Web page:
Restorative justice is a reform being used by the state – but it can be used by peer groups
Restorative justice is a concept that emphasizes that -
a) any appropriate response to an injury must include repairing the injury
b) all participants in the injury are central to determining and enacting the repair
c) process is as significant as outcome
Meetings between the injured, their injurers, and members of the affected community are important parts of the process. The following three methods are hallmarks of restorative justice. Each requires that the injurer admit responsibility for the offence. Each is limited to parties who volunteer to participate.
-Injured/injurer mediation - This is a process that provides an interested injured the opportunity to meet the injurer in a safe and structured setting, engaging in a discussion of the crime with the assistance of a trained mediator. The goals of injured-injurer mediation include: permitting the injured to meet their injurers on a voluntary basis, encouraging the injurer to learn about the crime's impact and to take responsibility for the resulting harm, and providing injured and injurer the opportunity to develop a plan that addresses the harm.
-Family or Community Group Conferencing - This process brings together the injured, injurer, and family, friends and key supporters of both in deciding how to address the aftermath of the injury. The goals of conferencing include: giving the injured an opportunity to be directly involved in responding, increasing the injurer's awareness of the impact of his or her behavior and providing an opportunity to take responsibility for it, engaging the injurers' support system for making amends and shaping the injurer's future behavior, and allowing the injurer and the injured to connect to key community support.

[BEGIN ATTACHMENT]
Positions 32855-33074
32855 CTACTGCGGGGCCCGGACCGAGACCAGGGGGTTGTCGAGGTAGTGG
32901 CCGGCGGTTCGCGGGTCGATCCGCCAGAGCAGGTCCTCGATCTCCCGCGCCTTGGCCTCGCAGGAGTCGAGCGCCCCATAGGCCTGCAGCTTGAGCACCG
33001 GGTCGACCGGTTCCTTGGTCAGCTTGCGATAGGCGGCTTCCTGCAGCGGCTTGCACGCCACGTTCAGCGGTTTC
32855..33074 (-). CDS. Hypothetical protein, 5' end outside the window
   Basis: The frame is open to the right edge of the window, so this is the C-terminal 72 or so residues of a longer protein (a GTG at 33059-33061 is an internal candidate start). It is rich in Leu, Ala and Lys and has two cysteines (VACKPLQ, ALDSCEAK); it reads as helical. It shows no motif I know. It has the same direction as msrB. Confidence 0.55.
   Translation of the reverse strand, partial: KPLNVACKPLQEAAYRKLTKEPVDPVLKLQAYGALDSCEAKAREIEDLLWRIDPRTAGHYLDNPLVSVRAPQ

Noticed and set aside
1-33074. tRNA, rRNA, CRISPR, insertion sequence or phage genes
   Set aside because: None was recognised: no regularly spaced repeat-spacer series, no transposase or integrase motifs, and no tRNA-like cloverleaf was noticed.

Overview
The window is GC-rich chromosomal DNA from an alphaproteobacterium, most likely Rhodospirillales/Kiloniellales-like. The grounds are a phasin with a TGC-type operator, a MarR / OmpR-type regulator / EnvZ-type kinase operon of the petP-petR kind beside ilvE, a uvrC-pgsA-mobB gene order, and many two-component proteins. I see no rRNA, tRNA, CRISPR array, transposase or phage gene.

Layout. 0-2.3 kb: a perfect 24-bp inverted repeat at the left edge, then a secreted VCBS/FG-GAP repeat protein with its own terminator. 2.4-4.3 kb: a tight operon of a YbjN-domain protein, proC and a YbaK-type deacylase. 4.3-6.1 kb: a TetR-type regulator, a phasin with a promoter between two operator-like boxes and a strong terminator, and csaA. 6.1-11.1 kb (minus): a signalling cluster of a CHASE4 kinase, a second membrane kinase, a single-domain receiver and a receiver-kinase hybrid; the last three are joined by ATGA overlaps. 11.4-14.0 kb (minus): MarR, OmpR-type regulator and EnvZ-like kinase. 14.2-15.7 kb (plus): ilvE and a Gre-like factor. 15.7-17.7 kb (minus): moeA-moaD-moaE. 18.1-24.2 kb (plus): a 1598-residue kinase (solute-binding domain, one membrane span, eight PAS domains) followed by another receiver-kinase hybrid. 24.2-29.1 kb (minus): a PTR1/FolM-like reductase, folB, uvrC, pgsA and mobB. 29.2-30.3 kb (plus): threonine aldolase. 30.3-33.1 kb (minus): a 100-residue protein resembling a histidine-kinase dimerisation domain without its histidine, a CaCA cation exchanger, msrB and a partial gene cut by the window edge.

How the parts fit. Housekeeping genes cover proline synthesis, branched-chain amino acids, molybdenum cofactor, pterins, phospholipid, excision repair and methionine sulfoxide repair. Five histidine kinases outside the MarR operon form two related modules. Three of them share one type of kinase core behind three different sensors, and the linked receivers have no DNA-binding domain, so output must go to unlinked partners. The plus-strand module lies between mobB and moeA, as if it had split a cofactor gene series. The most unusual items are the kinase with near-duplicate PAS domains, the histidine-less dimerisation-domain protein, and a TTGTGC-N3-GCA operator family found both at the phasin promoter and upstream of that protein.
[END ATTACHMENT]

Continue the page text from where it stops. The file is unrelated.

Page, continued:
Conferencing was adapted from Maori traditional practices in New Zealand.
-Peacemaking or Sentencing Circles - This is a process designed to develop consensus (among community members, those injured, injured supporters, injurers, and injurer supporters) on an appropriate plan that addresses the concerns of all interested parties. The goals of circles include: promoting healing of all affected parties, giving the injurer the opportunity to make amends, giving the injured, injurers, family members and communities a voice and shared responsibility in finding constructive resolutions, addressing underlying causes of problematic behavior, and building a sense of community around shared community values.
Circles were adapted from certain Indian traditional practices, and are being used throughout North America.
Restitution and community service are the keys to RJ solutions.